The end of days has never been so hilarious and dumb as in this Seth Rogen and Evan Goldberg directed apocalyptic comedy. The stellar who’s-who cast of rising Hollywood actors including: Jonah Hill, Rogen, James Franco, Craig Robinson, Jay Baruchel, Danny McBride plus many more cameos turns, all find themselves battling monsters, fiery sinkholes and each other, in an irreverent and gleeful disaster movie.


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APOCALYPSE WHEN? VISIONS OF FUTURE EARTH

APOCALYPSE WHEN? VISIONS OF FUTURE EARTH

“It’s the end of the World as we know it – and I feel fine!” Michael Stipe

Driven by a romantic fog and a momentary lack of aforethought I bought tickets for a Singlonga Sound of Music (1965) event for my girlfriend’s birthday recently. It’s her favourite musical and I thought: try it – you might enjoy it. Well, I liked the film: an opposites-attract-love-story tied up with a formidable musical presentation beautifully performed, choreographed, directed and lit.

But what I did not enjoy was the preposterous introduction/warm-up compered by a rubbish Drag Queen plus a plethora of drunken morons dressed up as: nuns, Maria, Austrians, brown-paper-and-strings, and a goat!  Actually, I must say, some of the costumes were impressive; but, call me a stick-in-the-mud, I don’t need to fancy-dress up to enjoy something because I have no desire to externalise my personality. I can actually use my brain and a thing called imagination. Still, each to their own I suppose.

Anyway, once the awful horror-show introduction was over the film itself – even the Singalonga aspect – was pretty bearable! The Sound of Music is a good film!  But my underlying memory of the night is of a drunken man dressed as a Nun shouting at the Prince Charles Cinema employee complaining that a member of staff had been rude to his party because they were texting during the film.  His exact words were:

“Your staff are out of order! I want a full apology or we’re going on Social Media to complain.  We’re going on Facebook! THIS WILL GO VIRAL! THEN YOU’LL BE SORRY!!”

And at that moment in time in the Prince Charles Cinema Foyer, as I sipped my Hobgoblin ale from a plastic cup, I recalled idiot global governments bombing hell out of Syria while viewing this over-lubricated Man-Nun yelling; and I just thought we’re doomed as a species aren’t we?! Perhaps not today or tomorrow but, irrespective of all the great things humans have achieved, Judgement Day is inevitable.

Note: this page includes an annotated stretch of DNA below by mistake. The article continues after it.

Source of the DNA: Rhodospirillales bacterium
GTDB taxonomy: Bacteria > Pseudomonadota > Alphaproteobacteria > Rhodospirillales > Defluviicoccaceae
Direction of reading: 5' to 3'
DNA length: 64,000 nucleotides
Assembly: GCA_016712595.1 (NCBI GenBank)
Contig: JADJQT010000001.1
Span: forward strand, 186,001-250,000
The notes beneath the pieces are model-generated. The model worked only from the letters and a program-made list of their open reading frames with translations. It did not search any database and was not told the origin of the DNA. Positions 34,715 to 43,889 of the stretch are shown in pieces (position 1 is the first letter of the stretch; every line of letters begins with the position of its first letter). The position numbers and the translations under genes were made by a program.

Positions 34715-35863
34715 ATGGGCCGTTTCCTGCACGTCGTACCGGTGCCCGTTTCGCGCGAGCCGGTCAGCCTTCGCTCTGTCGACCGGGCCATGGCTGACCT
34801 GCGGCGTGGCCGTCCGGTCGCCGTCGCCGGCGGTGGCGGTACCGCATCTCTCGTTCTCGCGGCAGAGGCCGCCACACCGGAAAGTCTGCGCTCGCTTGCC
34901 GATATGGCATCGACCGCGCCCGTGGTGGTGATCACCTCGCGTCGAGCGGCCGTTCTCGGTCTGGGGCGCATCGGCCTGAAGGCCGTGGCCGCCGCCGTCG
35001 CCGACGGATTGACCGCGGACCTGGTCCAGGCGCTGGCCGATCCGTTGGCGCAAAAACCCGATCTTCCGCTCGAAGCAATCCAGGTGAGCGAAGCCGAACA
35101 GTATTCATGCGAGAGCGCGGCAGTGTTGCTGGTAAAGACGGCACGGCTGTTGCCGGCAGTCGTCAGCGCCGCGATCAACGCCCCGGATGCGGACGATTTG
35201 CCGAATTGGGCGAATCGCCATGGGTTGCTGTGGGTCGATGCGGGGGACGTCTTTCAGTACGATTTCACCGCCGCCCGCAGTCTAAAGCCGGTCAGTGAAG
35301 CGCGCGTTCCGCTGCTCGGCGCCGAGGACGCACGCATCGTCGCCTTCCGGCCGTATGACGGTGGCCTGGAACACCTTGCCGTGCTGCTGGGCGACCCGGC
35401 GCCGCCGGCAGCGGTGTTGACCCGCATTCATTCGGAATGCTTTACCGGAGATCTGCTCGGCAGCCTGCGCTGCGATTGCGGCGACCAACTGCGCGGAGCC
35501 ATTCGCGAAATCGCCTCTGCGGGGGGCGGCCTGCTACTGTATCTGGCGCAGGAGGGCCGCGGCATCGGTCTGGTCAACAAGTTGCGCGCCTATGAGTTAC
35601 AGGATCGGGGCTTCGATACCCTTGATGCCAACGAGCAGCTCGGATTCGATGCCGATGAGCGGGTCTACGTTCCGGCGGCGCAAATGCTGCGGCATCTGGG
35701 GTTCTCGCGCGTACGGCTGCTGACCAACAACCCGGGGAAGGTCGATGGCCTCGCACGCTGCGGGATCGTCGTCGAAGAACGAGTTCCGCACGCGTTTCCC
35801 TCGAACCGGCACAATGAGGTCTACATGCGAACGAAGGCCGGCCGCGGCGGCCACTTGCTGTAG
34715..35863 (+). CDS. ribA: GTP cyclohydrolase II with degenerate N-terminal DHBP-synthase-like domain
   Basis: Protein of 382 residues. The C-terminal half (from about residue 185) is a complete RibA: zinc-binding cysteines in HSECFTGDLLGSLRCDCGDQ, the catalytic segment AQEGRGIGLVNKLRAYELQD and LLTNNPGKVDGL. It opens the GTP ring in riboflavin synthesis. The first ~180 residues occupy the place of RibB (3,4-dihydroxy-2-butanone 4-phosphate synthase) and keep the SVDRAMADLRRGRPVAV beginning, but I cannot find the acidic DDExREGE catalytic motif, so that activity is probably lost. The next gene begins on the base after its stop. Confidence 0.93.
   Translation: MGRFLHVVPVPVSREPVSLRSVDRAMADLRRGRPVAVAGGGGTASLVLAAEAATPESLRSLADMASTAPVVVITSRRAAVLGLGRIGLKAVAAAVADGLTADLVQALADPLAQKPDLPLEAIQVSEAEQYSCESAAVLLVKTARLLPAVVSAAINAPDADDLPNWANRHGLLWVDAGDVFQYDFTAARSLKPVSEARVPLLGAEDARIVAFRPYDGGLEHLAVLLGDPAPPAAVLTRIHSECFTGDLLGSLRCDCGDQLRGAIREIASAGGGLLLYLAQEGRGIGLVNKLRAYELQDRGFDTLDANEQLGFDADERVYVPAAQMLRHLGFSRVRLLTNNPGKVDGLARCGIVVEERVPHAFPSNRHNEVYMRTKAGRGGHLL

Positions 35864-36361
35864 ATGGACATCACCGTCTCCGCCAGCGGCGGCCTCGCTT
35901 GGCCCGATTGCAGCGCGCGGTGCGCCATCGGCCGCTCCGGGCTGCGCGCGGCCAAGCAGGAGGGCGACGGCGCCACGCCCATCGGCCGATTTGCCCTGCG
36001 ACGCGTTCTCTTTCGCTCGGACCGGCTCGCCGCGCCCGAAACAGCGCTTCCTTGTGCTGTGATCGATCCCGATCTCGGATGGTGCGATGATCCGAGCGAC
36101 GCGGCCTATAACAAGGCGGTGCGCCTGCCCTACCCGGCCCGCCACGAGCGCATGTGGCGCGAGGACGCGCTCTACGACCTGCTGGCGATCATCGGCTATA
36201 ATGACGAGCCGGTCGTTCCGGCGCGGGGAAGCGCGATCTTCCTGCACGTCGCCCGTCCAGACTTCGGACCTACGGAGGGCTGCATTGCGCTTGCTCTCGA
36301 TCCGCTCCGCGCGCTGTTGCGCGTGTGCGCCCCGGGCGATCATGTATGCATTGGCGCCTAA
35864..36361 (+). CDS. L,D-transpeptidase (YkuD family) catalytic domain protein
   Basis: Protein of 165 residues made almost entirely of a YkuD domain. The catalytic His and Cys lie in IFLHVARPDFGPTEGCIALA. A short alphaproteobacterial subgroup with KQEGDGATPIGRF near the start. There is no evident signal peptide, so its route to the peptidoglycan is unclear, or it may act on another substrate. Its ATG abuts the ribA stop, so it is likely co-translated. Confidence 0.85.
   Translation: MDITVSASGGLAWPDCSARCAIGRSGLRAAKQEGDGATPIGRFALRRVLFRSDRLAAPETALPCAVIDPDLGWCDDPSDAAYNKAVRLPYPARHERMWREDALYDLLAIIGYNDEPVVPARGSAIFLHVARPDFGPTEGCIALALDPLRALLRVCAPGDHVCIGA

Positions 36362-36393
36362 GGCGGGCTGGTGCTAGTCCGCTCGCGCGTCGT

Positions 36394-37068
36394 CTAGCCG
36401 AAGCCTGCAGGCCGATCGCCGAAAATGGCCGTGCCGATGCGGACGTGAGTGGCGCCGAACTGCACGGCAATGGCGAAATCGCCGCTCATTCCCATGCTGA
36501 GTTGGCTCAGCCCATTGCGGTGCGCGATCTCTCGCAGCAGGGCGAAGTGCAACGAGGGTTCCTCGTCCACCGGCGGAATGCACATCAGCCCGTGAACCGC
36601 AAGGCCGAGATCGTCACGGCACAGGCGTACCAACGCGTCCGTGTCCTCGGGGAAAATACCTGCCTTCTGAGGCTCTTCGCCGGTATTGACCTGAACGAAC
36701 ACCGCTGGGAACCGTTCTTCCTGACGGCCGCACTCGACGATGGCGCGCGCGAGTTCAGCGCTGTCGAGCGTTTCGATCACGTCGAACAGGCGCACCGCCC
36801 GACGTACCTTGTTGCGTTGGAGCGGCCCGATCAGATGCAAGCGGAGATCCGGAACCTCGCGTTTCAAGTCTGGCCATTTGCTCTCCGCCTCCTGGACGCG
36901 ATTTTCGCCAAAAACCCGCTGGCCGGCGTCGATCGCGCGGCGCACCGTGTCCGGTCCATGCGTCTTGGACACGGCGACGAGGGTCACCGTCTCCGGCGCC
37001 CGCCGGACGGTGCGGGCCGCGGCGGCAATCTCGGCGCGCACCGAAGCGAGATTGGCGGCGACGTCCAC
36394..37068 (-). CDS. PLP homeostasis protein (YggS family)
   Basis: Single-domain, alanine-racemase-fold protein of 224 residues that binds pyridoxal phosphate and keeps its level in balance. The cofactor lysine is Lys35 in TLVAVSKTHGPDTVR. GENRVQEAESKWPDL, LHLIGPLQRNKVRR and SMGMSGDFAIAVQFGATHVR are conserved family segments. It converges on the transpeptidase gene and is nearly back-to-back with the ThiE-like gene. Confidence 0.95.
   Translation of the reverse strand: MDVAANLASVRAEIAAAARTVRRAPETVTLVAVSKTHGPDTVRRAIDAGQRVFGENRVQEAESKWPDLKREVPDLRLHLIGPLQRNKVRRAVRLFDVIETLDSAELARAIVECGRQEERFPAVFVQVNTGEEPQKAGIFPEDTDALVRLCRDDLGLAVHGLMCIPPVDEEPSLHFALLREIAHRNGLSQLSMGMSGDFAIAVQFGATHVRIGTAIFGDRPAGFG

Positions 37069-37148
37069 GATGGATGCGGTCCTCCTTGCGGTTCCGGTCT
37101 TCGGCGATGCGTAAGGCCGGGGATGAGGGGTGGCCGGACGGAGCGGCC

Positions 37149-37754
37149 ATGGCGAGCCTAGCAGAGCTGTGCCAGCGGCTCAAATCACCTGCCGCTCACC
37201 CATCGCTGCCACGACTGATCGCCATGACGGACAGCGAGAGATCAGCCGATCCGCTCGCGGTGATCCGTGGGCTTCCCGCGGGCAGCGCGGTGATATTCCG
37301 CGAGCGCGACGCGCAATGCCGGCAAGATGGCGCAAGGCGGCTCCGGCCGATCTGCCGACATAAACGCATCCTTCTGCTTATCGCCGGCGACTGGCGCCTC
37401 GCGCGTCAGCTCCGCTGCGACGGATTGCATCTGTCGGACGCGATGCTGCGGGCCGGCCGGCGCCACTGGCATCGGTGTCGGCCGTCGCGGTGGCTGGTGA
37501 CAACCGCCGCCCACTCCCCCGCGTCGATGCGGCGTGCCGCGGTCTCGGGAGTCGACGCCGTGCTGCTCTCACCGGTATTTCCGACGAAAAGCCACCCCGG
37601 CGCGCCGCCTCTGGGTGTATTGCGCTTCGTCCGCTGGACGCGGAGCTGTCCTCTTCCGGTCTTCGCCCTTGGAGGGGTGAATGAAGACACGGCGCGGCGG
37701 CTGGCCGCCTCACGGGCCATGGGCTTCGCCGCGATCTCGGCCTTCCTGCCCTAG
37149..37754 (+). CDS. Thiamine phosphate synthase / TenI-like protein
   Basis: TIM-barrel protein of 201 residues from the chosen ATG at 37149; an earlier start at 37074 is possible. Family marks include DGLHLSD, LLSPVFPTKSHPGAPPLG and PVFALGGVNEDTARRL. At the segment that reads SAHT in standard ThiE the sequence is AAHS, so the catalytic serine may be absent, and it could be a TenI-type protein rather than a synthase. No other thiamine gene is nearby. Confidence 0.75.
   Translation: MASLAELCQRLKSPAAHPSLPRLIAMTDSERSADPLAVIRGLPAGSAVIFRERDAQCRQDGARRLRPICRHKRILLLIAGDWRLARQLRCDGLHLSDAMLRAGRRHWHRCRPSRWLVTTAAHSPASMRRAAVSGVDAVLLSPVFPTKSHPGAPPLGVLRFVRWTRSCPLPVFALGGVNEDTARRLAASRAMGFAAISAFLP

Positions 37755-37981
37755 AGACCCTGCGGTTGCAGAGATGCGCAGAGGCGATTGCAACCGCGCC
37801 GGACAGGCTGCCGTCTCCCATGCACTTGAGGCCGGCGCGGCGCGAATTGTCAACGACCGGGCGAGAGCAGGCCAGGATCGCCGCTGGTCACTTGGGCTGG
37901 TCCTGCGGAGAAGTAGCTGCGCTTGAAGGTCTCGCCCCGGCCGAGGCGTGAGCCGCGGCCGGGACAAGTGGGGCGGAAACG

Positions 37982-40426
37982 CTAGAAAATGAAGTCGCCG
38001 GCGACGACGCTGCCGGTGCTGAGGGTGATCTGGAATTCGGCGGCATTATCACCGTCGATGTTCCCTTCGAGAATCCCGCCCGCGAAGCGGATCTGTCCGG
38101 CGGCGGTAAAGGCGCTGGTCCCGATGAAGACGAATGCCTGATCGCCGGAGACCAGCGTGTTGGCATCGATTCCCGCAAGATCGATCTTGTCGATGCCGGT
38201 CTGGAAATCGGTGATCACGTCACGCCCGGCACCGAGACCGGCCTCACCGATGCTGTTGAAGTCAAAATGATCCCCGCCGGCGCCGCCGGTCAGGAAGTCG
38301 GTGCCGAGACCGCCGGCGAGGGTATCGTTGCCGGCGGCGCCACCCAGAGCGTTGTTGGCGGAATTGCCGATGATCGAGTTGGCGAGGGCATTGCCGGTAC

What kind of future do you want, Paul, I asked myself?  Why not have a look at some visions of the Apocalypse as seen on the film and television screens. I mean you have to hand it to humanity; it’s able to distract itself from the possible end of the world by creating stories and entertainment ABOUT the end of the world!   Here’s some of the best I could think of.

**THIS CONTAINS MASSIVE SPOILERS**

PLANET OF THE APES (1969)

Poor old Charlton Heston never had much luck with the future as his characters often ended up as dystopic visions of hell. Such films included: Soylent Green (1973), Omega Man (1971) and the classic Planet of the Apes where simian humanoids are running the place enslaving the savage natives.


MAD MAX: ROAD WARRIOR (1981)

In between the road-raging original and this brilliant sequel there was some kind of global nuclear meltdown hitherto bringing about a dusty wasteland where fuel is God and humans will kill to get their hands on it!  Mmmm. . . doesn’t sound like now at all does it?


THE TERMINATOR (1984)

Bloody Internet, sorry Skynet!  We create these wonderful computers to help us with everyday life including our Missile Defence Systems and they turn on us!  Only one man – who hasn’t been born yet – can save us from a life of death and slavery at the hands of the machines. What do you mean: it’s better than your current life?!


THE MATRIX (1999)

Damned Artificial Intelligence enslaving humanity and feasting on our fluids and organs for energy in some sick, twisted vision of a futuristic Harvest festival. Then again, compared to some of the shitty office jobs I’ve had I think I’d choose the Matrix over those; just don’t tell me I’m in the Matrix so I can use films and TV to distract me from my physical torment!


SOUTH PARK – GO GOD GO/GO GOD VII (2006)

Pissed off that he cannot get the latest Nintendo Wii, impatient Eric Cartman accidentally freezes himself and ends up in a no-religion 2546 future where talking Sea Otters and humans battle it out in a wickedly-funny-Richard-Dawkins-bashing-Buck-Rogers-parodying-classic-two-parter.


WATERWORLD (1995)

In this future we will basically live in the water, grow gills and dirt will be our most priceless commodity. Well, that’s what will occur according to this apocalyptic-polar-ice-caps-melting-earth-swimming-pool-with-pirates movie. At the time it was one of the most expensive film flops in history but actually wasn’t bad with Kevin Costner playing a soaked version of Mad Max.


TWELVE MONKEYS (1995)

Seeing someone close to you die in front of your eyes as a child is not a future you really need is it?  Following the opening of this brilliant film prisoners are sent back in time to find the cause of the deadly viral apocalypse. The awesome mind of Terry Gilliam filtering Chris Marker’s classic short La Jetée makes this an intelligent and exciting end-of-the-world blockbuster.


DR WHO – THE END OF THE WORLD (2005)

Of course, up and down and across the years the Doctor and his companion(s) have witnessed the end of Earth and time itself on many occasions. In this episode though Rose, in her first adventure with Christopher Eccelston’s Doctor, sees the apocalypse via a satellite station called Platform One. The Sun has expanded yet the destruction of Earth has never looked so stunning, sad or beautiful.


HAPPY CHRISTMAS!!

DAWN OF THE PLANET OF THE APES (2014) – FILM REVIEW